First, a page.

ARE THERE RIGHTEOUS LIES (Lies – part 1)

You shall not steal; you shall not deal falsely; you shall not lie to one another. [Leviticus 19:11 (ESV)]

canna - bandana of the evergladesA 2010 study on “Human Communication Research,” found that people average 1.65 lies per day. I suspect the 1,000 they people surveyed were not completely truthful and the number is probably higher! We’re all liars but are all lies equal? Is a POW’s lie to his interrogator about his platoon’s position the same as a thief’s lie to a detective? Is an undercover policeman’s lie to a drug dealer the same as not reporting all your income on your 1040? Is deceiving someone so you can give him a surprise party the same as saying the check’s in the mail when it isn’t?

Many theologians and Biblical scholars hold that, regardless of the circumstances, a falsehood of any kind is never condoned by God and is a sin. Be that as it may, there are some notable episodes of lying by some of the Bible’s heroes. We have Rahab, the prostitute/innkeeper in Jericho who saved the lives of Joshua’s spies with a blatant lie to the king’s men. Some theologians (like Calvin and Augustine), insisting that no lie ever is permissible, condemn Rahab. In that case, perhaps Joshua and his spies should be condemned. Joshua sent his men out secretly and a spy’s purpose is to deceive people into thinking he is friend rather than foe. As long as we’re condemning liars, we might as well condemn the two midwives, Shiprah and Puah, who lied to Pharaoh and spared the lives of Hebrew baby boys. Let’s add Elisha to the list since he lied to the Aramean army before leading the blind troops straight into the city of Samaria.

Is there such a thing as a “righteous lie?” Are there situations when deception is permissible? Can it ever be the morally right thing to do? The hardliners hold that we are to obey God first and foremost—even before we look to our neighbor. For them, regardless of its size or the reason behind it, a lie is a sin. They maintain that the lies of Rahab, the midwives, and Elisha showed their lack of faith in God and they should have trusted Him enough to tell the truth regardless of the consequences.

While Augustine said, “A lie consists in speaking a falsehood with the intention of deceiving,” the other side defines a lie as an intentional falsehood that denies someone’s moral or legal right to know the truth. For them, not all falsehoods are lies and, on those occasions when people have forfeited their right to the truth (such as during a war or a criminal act),  a falsehood is ethically permissible. For this camp, whether or not a falsehood is a lie, depends on the circumstances.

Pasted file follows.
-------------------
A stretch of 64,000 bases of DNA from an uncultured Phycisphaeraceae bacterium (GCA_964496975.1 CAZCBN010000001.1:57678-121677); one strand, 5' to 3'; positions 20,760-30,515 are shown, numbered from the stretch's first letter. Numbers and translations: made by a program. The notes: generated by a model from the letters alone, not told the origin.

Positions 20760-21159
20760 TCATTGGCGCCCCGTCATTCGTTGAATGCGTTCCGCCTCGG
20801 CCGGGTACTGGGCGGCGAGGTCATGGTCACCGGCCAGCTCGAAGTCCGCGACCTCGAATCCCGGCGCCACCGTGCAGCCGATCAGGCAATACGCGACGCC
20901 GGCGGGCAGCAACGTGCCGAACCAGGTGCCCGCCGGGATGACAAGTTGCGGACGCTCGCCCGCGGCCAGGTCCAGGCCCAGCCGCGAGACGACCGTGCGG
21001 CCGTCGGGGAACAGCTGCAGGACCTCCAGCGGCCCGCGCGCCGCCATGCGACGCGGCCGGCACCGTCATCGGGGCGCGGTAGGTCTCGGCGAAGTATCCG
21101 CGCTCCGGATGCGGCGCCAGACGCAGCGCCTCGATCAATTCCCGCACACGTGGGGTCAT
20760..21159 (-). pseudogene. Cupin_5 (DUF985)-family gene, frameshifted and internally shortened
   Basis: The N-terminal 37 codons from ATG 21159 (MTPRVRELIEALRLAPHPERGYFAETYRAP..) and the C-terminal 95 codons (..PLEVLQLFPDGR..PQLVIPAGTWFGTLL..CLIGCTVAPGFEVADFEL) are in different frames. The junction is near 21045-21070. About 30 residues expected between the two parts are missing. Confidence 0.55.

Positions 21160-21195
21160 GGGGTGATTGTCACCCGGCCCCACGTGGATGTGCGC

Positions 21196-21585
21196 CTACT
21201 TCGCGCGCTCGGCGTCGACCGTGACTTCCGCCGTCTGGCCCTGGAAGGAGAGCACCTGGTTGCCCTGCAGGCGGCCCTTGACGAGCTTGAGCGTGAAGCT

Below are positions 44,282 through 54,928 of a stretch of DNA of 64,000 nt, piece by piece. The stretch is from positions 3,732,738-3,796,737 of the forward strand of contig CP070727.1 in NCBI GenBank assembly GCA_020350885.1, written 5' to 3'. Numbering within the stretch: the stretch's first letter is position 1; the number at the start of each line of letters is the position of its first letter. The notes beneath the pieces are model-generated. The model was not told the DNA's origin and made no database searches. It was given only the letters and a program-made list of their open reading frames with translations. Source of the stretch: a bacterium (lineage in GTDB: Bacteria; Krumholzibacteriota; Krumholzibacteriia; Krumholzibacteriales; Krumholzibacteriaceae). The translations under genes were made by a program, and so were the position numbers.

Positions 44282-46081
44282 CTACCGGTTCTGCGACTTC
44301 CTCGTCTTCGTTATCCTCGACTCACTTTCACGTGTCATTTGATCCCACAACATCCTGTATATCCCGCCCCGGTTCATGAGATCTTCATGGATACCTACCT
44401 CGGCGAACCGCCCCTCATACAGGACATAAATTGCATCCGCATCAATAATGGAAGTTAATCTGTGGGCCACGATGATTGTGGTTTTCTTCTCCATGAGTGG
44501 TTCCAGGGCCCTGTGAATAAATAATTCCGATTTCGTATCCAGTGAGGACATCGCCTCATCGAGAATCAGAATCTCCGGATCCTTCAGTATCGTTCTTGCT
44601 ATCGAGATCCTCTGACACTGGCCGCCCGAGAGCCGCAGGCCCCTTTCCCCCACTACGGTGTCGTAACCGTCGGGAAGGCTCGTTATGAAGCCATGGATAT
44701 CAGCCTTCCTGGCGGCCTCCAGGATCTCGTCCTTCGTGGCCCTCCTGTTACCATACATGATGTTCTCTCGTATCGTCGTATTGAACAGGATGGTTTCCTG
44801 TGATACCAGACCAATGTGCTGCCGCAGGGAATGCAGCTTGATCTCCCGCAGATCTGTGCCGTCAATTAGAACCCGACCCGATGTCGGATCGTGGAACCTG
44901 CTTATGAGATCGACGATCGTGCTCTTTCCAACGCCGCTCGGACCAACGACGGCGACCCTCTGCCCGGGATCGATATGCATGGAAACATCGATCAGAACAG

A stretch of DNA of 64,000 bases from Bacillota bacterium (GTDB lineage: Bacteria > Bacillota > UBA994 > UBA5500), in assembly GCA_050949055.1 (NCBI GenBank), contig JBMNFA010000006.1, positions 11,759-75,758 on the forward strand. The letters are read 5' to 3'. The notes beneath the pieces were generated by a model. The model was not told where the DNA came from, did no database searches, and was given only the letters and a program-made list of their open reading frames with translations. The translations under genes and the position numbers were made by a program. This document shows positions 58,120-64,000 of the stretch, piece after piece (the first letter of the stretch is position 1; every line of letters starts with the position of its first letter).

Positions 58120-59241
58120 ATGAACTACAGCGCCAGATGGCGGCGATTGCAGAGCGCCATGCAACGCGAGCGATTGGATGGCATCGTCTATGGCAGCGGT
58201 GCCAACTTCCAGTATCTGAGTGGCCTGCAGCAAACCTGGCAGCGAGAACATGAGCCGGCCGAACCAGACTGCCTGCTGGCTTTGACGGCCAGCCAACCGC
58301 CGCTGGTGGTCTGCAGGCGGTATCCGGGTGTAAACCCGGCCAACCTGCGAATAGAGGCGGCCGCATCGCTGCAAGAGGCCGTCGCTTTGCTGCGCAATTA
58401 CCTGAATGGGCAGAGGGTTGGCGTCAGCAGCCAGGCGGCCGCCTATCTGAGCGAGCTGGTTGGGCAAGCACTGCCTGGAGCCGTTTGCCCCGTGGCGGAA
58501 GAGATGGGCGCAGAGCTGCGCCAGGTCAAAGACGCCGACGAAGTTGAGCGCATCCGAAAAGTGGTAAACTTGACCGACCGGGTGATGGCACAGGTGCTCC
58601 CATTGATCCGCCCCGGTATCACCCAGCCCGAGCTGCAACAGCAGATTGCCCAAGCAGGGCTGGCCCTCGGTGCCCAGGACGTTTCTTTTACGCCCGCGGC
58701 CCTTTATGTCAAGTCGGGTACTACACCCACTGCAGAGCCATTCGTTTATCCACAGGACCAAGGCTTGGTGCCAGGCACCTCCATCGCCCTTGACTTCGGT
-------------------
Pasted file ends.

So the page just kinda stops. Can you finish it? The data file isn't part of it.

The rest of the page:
Clearly, a lie for personal gain is wrong, as evidenced by the leprosy inflicted on Gehazi for lying to Elisha and the deaths of Ananias and Sapphira for their lies to Peter. But, rather than being displeased with the lies told by Rahab, the midwives, and Elisha, God seemed to reward them. Rahab and her family were saved, she married an Israelite, was an ancestor of both David and Jesus, and became one of two women listed in the Hebrews 11 “Hall of Faith.” God blessed Shiprah and Puah with families of their own and Elisha went on to perform twice as many miracles than did Elijah.

Were their falsehoods sinful lies or, because of circumstances, were they excusable and possibly commendable? In Rahab’s case, although an arrow had not yet been shot, war between Jericho and the Israelites was on the horizon and, once she hid the spies, she’d taken Israel’s side. In the case of the midwives, Pharaoh had declared war on the Hebrews by instructing the women to kill all male infants. As for Elisha, his lie occurred during a time of war between the king of Aram and Israel. The lies they told were the kind of lies told by Oskar Schindler that saved over 1,000 Jews in Germany, by the Benedictine monk Father Bruno that safeguarded 300 Jewish boys in Belgium, and by Corrie ten Boom that hid and protected Jews in the Netherlands. Would God condemn them (or others like them) for lying in the war between good and evil?

Are there ever times when deception is permissible? Can a higher moral good outweigh the sin of a lie? Can we lie to protect a life? When lying is the only way to prevent a horrible evil, is it acceptable to God? Or is such a lie a failure of our faith? I’m not sure I know the answer. John Wesley famously claimed that he would not tell one lie to save the souls of all the world. I wonder if he would lie to save a life so that he then could save a soul.

Keep your tongue from evil and your lips from speaking deceit. Turn away from evil and do good; seek peace and pursue it. [Psalm 34:13-14 (ESV)]

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